3 deleted 386 characters in body

This is an agglomeration of several questions, linked by a single observation: SAT is equivalent to determining the existence of roots for a system of polynomial equations over $\mathbb{F}_2$ (note though that the system is represented in non-trivial manner). The reason it is OK to consider more than one equation is because the conjunction of the conditions $f_i(x_1 ... x_n) = 0$ is equivalent to the single condition $\prod_i (f_i(x_1 ... x_n) + 1) + 1 = 0$.

• This reminds of the solution of Hilbert's 10th problem, namely that it is undecidable whether a system of polynomial equations over $\mathbb{Z}$ has roots. Is there a formal relation? Can we use the undecidability over $\mathbb{Z}$ to provide clues why the problem is hard over $\mathbb{F}_2$ (that is, $P \ne NP$)? What is known about decidability and complexity for other rings? In particular, what is known about complexity over $\mathbb{F}_p$ for p prime > 2?

• The system of polynomial equations defines an algebraic scheme. Is it possible to find algebro-geometric conditions on this scheme, s.t. something can be told about the complexity of SAT restricted to such schemes?

• The solutions of our system of polynomial equations are the fixed points of the Frobenius endomorphism on the corresponding variety over $\bar{\mathbb{F}}_2$. There is a variant of Lefschetz's fixed-point theorem which relates the existence of such points to $l$-adic cohomology. Can this be used to provide some insight on P vs. NP?

EDIT: There is an especially appealing encoding of 3-SAT by algebraic varieties. Namely, write an equation of the form $(x + a)(y + b)(z + c) = 0$ for each clause, where $x, y, z$ are variables and $a, b, c \in \mathbb{F}_2$. This seems to yield a non-trivial variety in a natural way, so there's hope non-trivial insight can be obtained from applying algebro-geometric methods.

2 added 386 characters in body

This is an agglomeration of several questions, linked by a single observation: SAT is equivalent to determining the existence of roots for a system of polynomial equations over $\mathbb{F}_2$ (note though that the system is represented in non-trivial manner). The reason it is OK to consider more than one equation is because the conjunction of the conditions $f_i(x_1 ... x_n) = 0$ is equivalent to the single condition $\prod_i (f_i(x_1 ... x_n) + 1) + 1 = 0$.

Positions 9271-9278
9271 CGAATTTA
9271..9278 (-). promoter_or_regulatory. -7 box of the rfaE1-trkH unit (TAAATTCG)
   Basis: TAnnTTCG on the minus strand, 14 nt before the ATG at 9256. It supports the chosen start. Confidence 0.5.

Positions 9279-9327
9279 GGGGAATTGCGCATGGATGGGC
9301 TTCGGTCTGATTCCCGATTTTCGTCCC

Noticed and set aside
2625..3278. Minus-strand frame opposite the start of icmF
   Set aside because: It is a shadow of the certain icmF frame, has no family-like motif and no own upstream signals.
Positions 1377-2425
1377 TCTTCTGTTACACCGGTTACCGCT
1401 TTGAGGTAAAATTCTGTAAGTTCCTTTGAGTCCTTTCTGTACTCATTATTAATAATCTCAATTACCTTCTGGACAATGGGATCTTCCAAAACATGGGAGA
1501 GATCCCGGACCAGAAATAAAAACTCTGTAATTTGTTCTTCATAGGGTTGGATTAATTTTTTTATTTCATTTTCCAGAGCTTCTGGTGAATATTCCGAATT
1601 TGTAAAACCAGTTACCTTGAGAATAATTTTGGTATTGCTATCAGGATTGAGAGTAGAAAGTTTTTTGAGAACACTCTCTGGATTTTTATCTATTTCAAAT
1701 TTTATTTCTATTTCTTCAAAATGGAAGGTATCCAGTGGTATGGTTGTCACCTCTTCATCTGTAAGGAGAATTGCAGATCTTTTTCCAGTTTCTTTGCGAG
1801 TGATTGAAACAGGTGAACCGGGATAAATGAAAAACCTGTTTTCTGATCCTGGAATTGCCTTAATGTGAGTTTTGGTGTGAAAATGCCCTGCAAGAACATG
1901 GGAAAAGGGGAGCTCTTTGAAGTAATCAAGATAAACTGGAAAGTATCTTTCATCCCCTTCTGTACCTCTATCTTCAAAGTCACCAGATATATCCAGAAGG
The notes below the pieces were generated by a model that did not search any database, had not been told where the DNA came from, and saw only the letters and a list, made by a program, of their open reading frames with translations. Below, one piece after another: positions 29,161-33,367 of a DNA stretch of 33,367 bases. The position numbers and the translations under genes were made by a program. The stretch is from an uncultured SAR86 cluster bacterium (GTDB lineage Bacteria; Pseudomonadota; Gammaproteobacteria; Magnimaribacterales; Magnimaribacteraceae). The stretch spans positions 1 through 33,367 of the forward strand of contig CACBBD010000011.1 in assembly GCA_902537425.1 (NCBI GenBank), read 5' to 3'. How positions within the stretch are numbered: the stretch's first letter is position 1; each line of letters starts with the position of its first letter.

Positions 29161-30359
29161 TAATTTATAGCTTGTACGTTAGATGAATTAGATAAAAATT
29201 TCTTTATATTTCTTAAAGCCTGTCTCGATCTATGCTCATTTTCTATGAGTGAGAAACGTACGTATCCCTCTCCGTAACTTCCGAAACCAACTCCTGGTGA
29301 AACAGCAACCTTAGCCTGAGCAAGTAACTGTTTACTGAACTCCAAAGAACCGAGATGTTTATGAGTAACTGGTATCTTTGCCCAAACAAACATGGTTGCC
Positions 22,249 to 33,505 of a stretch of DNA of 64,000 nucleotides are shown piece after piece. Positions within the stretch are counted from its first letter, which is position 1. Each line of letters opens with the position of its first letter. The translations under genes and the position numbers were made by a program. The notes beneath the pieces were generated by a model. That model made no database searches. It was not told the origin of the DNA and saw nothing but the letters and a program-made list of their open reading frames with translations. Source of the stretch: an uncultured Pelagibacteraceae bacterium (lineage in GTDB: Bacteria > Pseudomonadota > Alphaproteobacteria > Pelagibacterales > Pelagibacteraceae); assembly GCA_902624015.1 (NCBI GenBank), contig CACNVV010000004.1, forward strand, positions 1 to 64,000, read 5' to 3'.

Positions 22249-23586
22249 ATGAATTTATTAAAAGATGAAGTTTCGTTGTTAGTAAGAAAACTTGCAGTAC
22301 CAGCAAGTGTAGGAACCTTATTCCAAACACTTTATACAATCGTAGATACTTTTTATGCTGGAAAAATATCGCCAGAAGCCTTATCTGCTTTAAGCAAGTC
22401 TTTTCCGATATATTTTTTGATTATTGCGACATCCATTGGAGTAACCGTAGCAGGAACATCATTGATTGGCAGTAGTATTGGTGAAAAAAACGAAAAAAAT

• This reminds of the solution of Hilbert's 10th problem, namely that it is undecidable whether a system of polynomial equations over $\mathbb{Z}$ has roots. Is there a formal relation? Can we use the undecidability over $\mathbb{Z}$ to provide clues why the problem is hard over $\mathbb{F}_2$ (that is, $P \ne NP$)? What is known about decidability and complexity for other rings? In particular, what is known about complexity over $\mathbb{F}_p$ for p prime > 2?

• The system of polynomial equations defines an algebraic scheme. Is it possible to find algebro-geometric conditions on this scheme, s.t. something can be told about the complexity of SAT restricted to such schemes?

• The solutions of our system of polynomial equations are the fixed points of the Frobenius endomorphism on the corresponding variety over $\bar{\mathbb{F}}_2$. There is a variant of Lefschetz's fixed-point theorem which relates the existence of such points to $l$-adic cohomology. Can this be used to provide some insight on P vs. NP?

EDIT: There is an especially appealing encoding of 3-SAT by algebraic varieties. Namely, write an equation of the form $(x + a)(y + b)(z + c) = 0$ for each clause, where $x, y, z$ are variables and $a, b, c \in \mathbb{F}_2$. This seems to yield a non-trivial variety in a natural way, so there's hope non-trivial insight can be obtained from applying algebro-geometric methods.

1

SAT and Arithmetic Geometry

This is an agglomeration of several questions, linked by a single observation: SAT is equivalent to determining the existence of roots for a system of polynomial equations over $\mathbb{F}_2$ (note though that the system is represented in non-trivial manner). The reason it is OK to consider more than one equation is because the conjunction of the conditions $f_i(x_1 ... x_n) = 0$ is equivalent to the single condition $\prod_i (f_i(x_1 ... x_n) + 1) + 1 = 0$.

• This reminds of the solution of Hilbert's 10th problem, namely that it is undecidable whether a system of polynomial equations over $\mathbb{Z}$ has roots. Is there a formal relation? Can we use the undecidability over $\mathbb{Z}$ to provide clues why the problem is hard over $\mathbb{F}_2$ (that is, $P \ne NP$)? What is known about decidability and complexity for other rings? In particular, what is known about complexity over $\mathbb{F}_p$ for p prime > 2?

• The system of polynomial equations defines an algebraic scheme. Is it possible to find algebro-geometric conditions on this scheme, s.t. something can be told about the complexity of SAT restricted to such schemes?

• The solutions of our system of polynomial equations are the fixed points of the Frobenius endomorphism on the corresponding variety over $\bar{\mathbb{F}}_2$. There is a variant of Lefschetz's fixed-point theorem which relates the existence of such points to $l$-adic cohomology. Can this be used to provide some insight on P vs. NP?